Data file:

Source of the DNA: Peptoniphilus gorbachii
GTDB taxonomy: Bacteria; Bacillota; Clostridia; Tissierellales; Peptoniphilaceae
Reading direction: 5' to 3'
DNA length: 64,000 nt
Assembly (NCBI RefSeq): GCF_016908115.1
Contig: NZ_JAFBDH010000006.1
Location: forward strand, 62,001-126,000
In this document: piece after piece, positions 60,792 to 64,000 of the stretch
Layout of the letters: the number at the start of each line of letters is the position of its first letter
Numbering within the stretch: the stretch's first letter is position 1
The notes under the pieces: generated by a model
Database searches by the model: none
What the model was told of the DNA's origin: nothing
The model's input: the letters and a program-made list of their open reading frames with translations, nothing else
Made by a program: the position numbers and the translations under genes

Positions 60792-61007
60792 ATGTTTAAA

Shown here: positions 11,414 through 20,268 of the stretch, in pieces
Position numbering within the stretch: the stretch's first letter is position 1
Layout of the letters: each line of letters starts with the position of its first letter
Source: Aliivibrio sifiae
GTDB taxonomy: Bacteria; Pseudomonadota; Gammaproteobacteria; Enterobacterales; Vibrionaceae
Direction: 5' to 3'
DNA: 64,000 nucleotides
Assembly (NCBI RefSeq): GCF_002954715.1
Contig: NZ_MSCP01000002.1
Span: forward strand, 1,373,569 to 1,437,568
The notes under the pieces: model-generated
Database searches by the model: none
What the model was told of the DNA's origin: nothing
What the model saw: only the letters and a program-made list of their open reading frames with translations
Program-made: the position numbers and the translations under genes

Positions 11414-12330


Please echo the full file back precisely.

Source of the DNA: Peptoniphilus gorbachii
GTDB taxonomy: Bacteria; Bacillota; Clostridia; Tissierellales; Peptoniphilaceae
Reading direction: 5' to 3'
DNA length: 64,000 nt
Assembly (NCBI RefSeq): GCF_016908115.1
Contig: NZ_JAFBDH010000006.1
Location: forward strand, 62,001-126,000
In this document: piece after piece, positions 60,792 to 64,000 of the stretch
Layout of the letters: the number at the start of each line of letters is the position of its first letter
Numbering within the stretch: the stretch's first letter is position 1
The notes under the pieces: generated by a model
Database searches by the model: none
What the model was told of the DNA's origin: nothing
The model's input: the letters and a program-made list of their open reading frames with translations, nothing else
Made by a program: the position numbers and the translations under genes

Positions 60792-61007
60792 ATGTTTAAA

Shown here: positions 11,414 through 20,268 of the stretch, in pieces
Position numbering within the stretch: the stretch's first letter is position 1
Layout of the letters: each line of letters starts with the position of its first letter
Source: Aliivibrio sifiae
GTDB taxonomy: Bacteria; Pseudomonadota; Gammaproteobacteria; Enterobacterales; Vibrionaceae
Direction: 5' to 3'
DNA: 64,000 nucleotides
Assembly (NCBI RefSeq): GCF_002954715.1
Contig: NZ_MSCP01000002.1
Span: forward strand, 1,373,569 to 1,437,568
The notes under the pieces: model-generated
Database searches by the model: none
What the model was told of the DNA's origin: nothing
What the model saw: only the letters and a program-made list of their open reading frames with translations
Program-made: the position numbers and the translations under genes

Positions 11414-12330